Strategies for Increasing Revenue Without Increasing Services

By Maureen Werrbach, LCPC on August 18, 2021

Many group practice owners are struggling to hire clinicians in the wake of COVID-19, and it can be tricky to figure out how you’ll grow when you can’t add to your team. Let’s talk about increasing revenue, as well as profits, without actually adding any services. 

There are a handful of different ways that you can easily increase your revenue, as well as potentially increase your profits, without having to add any new therapists or bring any new people on. (Because remember, those are two separate things!)

Request a Rate Increase

My first suggestion is to request a rate increase with insurance providers. It's one thing to ask for a rate increase, but it's completely another thing to actually get that rate increase. I suggest putting the request on a formal letterhead. Insurance companies are more likely to take a rate increase request into consideration when it looks formal, versus just sending an email to the network representative. Even though it adds an extra step, it can result in a bigger payoff than just sending your request via email. What's really important is having measurable data inside of the body of your message. Insurance companies are not emotion based, so if you appeal to their emotions, you're less likely to get a rate increase because they want measurable facts and data that supports the need for an increase.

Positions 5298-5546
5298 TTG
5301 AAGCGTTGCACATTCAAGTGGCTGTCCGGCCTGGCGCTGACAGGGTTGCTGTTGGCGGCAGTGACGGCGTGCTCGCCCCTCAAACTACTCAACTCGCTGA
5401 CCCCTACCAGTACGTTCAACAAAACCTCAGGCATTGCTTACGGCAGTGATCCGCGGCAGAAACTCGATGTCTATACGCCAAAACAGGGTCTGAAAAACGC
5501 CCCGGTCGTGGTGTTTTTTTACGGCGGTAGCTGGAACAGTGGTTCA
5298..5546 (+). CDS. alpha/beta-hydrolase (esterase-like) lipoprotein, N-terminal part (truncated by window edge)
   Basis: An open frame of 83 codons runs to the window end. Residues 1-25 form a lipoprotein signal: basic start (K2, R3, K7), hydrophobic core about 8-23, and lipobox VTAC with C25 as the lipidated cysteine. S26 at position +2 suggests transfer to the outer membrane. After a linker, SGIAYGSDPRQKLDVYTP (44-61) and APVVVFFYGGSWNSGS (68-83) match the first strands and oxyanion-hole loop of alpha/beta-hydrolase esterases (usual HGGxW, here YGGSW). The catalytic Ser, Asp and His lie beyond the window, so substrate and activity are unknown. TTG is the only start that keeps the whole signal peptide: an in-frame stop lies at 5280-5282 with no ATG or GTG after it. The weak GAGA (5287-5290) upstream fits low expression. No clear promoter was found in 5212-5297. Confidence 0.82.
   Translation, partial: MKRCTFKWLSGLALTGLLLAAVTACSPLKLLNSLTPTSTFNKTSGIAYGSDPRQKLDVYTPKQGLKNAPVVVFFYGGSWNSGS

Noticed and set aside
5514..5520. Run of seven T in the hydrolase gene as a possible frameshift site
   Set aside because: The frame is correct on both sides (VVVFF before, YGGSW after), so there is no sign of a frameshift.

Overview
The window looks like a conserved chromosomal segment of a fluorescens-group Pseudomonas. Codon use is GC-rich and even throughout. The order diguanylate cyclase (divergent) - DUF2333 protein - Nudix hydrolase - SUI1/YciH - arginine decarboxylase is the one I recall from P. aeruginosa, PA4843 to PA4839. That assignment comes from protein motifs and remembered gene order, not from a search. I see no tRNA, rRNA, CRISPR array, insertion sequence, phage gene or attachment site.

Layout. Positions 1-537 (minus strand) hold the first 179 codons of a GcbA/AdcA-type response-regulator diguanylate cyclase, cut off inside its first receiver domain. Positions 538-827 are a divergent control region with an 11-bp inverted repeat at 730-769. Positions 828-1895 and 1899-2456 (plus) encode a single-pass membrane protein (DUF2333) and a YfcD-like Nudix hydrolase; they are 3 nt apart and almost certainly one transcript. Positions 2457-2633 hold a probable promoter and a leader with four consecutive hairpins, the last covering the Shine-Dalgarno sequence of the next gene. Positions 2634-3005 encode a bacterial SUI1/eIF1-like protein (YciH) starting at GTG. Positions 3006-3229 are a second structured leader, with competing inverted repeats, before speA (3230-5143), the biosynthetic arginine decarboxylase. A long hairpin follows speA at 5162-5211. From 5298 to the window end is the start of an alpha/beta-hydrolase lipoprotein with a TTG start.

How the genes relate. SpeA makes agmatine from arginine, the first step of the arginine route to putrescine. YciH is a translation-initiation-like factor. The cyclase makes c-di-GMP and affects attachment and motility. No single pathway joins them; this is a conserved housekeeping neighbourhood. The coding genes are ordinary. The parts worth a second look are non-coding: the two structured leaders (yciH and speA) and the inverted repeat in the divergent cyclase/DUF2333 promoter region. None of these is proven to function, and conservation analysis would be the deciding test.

This will vary from practice to practice, but include things like what your practice offers that would be considered unique, any specialties, specific types of services, clinicians who speak different languages, if your practice serves a lot of that insurance company’s customers, the specific CPT codes you’d like an increase for, comparable rates from competing insurance companies, and so on. It can really help to give them all the things that they need to make their decision in one message so that they don't need to go back and forth with you. I request an increased rate from insurances every single year, so I'll either request $10 or 10% increases each time, whichever is more. Be prepared to negotiate, counteroffer, and appeal a denial so you can get what you’re requesting. 

Request Discounts for Operating Expenses

This is one I have a lot of fun with. Make a list of all of your operating expenses. If you need help tallying them all up, you can reference your credit card and checking accounts, and make note of all the bills that have been paid. I keep the list in one place, and then one by one I contact each account and request a discount. It’s definitely time consuming, but it is absolutely worth asking. 

In 2020, I saved about $300 a month by requesting discounts on my operating expenses, which, over the course of 12 months, is pretty significant. And that is all profits, right? Because you were paying for that, and now you don’t have to spend that money. 

Become an Affiliate, Partner, or Referral Source

There are different terms for this, but essentially, you're receiving a discount in fees or compensation for referring friends, family or other business owners to their services. It's important to note that I only recommend doing this for services that you actually use and love. I'm not a fan of affiliate marketing, where you can get money for referring people to things that you aren't using yourself or don't actually recommend. Check out the options you have with businesses you already use—your EHR or payroll service might have a program like this. 

Eliminate